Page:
Last October many new councillors were elected across the canton. How are they faring after 100 days? Zuger Zeitung journalist Vanessa Varisco spoke to four of them, namely Drin Alaj of the SP party in Cham, Herbert Keiser, who has no affiliation to any one particular party, of Menzingen, Christoph Zumbühl of the Green Party of Steinhausen and René Peyer of the FDP party of Walchwil.
For his part Peyer (with the red tie), who is responsible for planning matters in Walchwil, said it had not been too difficult for him, perhaps because he had taken over responsibility for the department he had wanted, and had a most supportive staff, the retiring councillors also being most helpful.
For Alaj (in the blue tie), the experience was similar, reporting he was able to look back with great joy over many an exciting moment, the newly elected councillors all working well together. It was at a recent fair event that he also enjoyed most favourable feedback from locals.
For Zumbühl (in the white background), the start was more of a challenge, especially with all the documentation he had had to wade through and appear at public engagements planned prior to his election. What he does like is being greeted on the street with a “Good morning, Councillor.” One event he particularly enjoyed was the reception for newly arrived residents, with its lack of formality, enabling him to meet a lot of people.
As for Keiser (in an open shirt), he said he felt a bit like a new apprentice, staring initially at everything agape, yet with the firm intention of getting a good grade after four years. “The first hundred days have gone very quickly,” he said. “I have been challenged, but this is what I was looking for.” Having worked in administration for 15 years, what was good for him was that he was already familiar with the various procedures. “What is important to me is listening to people’s concerns and finding a solution together with them,” he said. In having no particular affiliation to any established political party, he can make decisions independently without having to consult others and pursue a party line.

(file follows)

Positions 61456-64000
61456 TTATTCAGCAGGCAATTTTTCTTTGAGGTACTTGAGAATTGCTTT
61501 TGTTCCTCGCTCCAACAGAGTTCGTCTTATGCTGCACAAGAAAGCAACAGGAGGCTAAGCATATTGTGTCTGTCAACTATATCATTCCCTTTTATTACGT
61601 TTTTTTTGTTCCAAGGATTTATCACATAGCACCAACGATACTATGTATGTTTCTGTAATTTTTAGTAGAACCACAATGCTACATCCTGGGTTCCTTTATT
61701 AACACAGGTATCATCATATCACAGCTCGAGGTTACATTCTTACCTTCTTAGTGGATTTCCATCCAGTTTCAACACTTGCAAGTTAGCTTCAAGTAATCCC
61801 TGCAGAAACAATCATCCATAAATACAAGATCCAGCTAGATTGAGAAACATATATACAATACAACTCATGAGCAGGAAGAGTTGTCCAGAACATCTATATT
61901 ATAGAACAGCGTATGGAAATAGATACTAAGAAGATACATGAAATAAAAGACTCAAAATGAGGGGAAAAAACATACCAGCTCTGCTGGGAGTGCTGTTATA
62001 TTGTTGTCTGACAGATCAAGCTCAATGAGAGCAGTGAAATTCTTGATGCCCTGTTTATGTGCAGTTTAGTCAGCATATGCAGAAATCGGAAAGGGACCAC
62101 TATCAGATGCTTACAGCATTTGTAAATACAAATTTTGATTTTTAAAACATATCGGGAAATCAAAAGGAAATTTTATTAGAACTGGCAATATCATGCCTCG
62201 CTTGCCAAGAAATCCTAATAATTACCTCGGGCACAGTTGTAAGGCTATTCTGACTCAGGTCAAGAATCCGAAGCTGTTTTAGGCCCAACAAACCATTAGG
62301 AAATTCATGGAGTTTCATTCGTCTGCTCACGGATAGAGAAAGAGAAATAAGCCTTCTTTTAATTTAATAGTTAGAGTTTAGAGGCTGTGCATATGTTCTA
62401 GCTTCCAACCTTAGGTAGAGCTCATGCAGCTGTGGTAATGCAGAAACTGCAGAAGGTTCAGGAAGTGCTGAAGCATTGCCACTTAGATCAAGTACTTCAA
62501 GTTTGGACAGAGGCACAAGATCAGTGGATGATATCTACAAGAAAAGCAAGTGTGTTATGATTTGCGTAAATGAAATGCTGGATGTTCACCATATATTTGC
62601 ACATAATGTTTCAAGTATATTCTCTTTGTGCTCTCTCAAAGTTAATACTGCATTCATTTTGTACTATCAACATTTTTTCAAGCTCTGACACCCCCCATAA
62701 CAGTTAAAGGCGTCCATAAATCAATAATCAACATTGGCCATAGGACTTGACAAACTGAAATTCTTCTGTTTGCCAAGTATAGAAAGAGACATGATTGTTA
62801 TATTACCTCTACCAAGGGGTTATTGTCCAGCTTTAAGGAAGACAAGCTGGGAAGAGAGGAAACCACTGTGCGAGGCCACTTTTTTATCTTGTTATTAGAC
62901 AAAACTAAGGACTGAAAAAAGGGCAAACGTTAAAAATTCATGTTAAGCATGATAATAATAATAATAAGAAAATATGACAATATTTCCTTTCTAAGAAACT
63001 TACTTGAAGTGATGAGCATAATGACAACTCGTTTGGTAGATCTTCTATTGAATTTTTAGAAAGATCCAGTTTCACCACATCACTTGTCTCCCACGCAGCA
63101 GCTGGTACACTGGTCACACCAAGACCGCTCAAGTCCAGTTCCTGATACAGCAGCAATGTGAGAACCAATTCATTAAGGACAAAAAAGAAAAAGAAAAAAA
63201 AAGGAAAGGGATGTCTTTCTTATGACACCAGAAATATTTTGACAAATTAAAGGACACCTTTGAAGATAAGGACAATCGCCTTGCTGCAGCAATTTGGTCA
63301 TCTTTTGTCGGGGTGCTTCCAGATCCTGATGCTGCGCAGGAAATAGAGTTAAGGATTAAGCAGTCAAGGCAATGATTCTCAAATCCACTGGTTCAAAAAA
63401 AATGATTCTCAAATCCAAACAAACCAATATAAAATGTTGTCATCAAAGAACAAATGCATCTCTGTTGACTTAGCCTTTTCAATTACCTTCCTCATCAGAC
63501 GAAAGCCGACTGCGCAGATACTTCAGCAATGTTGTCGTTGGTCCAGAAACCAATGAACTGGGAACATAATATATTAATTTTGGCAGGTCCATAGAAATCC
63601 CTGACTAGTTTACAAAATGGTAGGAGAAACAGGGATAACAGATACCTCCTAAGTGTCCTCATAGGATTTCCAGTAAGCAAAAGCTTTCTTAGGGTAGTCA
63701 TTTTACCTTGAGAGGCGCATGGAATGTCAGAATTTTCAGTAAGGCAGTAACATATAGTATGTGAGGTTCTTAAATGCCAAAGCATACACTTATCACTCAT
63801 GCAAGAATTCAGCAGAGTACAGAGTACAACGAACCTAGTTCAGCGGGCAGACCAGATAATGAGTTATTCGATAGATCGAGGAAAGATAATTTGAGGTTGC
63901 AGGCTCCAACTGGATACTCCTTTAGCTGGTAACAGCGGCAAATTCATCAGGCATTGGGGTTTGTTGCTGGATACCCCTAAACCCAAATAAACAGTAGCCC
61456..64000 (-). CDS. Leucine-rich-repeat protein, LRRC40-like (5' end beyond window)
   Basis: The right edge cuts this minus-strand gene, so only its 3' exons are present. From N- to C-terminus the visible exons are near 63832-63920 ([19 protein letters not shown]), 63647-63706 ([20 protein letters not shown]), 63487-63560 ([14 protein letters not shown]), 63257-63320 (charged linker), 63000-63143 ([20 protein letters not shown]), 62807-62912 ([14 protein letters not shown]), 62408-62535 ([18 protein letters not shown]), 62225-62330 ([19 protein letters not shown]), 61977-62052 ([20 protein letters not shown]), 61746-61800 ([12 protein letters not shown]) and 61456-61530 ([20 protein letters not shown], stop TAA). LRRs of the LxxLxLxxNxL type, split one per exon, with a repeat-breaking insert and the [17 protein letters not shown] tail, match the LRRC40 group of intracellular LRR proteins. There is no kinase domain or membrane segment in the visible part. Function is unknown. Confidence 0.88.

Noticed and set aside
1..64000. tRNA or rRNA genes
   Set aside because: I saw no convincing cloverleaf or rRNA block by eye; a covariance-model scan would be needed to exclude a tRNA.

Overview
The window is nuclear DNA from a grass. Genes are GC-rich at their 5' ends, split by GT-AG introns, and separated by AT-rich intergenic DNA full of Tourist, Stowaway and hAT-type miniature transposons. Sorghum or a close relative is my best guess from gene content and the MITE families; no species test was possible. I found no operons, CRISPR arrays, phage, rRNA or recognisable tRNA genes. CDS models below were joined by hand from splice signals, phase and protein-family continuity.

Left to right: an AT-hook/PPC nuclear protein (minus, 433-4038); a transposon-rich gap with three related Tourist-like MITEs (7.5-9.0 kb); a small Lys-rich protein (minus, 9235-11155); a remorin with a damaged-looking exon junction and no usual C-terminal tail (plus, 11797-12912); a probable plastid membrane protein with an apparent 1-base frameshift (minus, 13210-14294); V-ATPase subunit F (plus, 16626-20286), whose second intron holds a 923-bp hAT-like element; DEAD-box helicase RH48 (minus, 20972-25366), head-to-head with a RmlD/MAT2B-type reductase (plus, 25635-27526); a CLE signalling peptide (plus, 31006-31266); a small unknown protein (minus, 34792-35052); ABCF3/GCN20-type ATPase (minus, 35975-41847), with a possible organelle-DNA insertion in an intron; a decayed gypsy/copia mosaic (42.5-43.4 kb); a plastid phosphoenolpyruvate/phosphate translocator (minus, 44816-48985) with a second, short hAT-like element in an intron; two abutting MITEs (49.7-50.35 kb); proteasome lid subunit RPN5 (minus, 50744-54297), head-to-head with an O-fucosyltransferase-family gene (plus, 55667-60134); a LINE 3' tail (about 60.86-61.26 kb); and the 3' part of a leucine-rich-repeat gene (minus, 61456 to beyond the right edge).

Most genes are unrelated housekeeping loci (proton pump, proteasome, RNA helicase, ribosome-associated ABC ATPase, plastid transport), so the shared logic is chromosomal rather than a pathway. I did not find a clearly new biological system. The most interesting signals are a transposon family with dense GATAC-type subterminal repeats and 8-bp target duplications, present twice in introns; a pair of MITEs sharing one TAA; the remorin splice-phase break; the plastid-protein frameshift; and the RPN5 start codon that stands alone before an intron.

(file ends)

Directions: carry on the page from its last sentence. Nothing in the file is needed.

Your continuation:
For Peyer, one of the most difficult aspects was not being able to come to a decision alone. As a lawyer, he is used to representing the interests of a sole client, whereas as a councillor he has to represent the views of a wide variety of people. However, he regards such challenges as “salt in the soup”.
In being responsible for traffic and security, Alaj has many plates to keep spinning and some of the topics he has to deal with require detailed knowledge.
Zumbühl noticed how much aggression there was, particularly on the part of the public, many of them being very direct, expecting him to have developed a thick skin. Neither is he one for political manoeuvring, preferring to declare his opinion at the outset.
Keiser noted what egoism there was in today’s society. He feels one solution is communication. At least with his many contacts he feels he knows what is going on in the community.
While these four councillors may be new to the job, they do have the support of those with longer experience who can advise them. Peyer felt this was particularly so in his case, enjoying a beer with other councillors after a meeting, for example. Alaj, too, commented on the openness of discussions in Cham, “debating until a solution is found”.
Zumbühl, too, felt he had great support of his councillor colleagues, not least with their open-door policy. Keiser also mentioned how he got on well with his new colleagues and praised the quality of debate. “What is important is not being afraid to ask questions,” he concluded.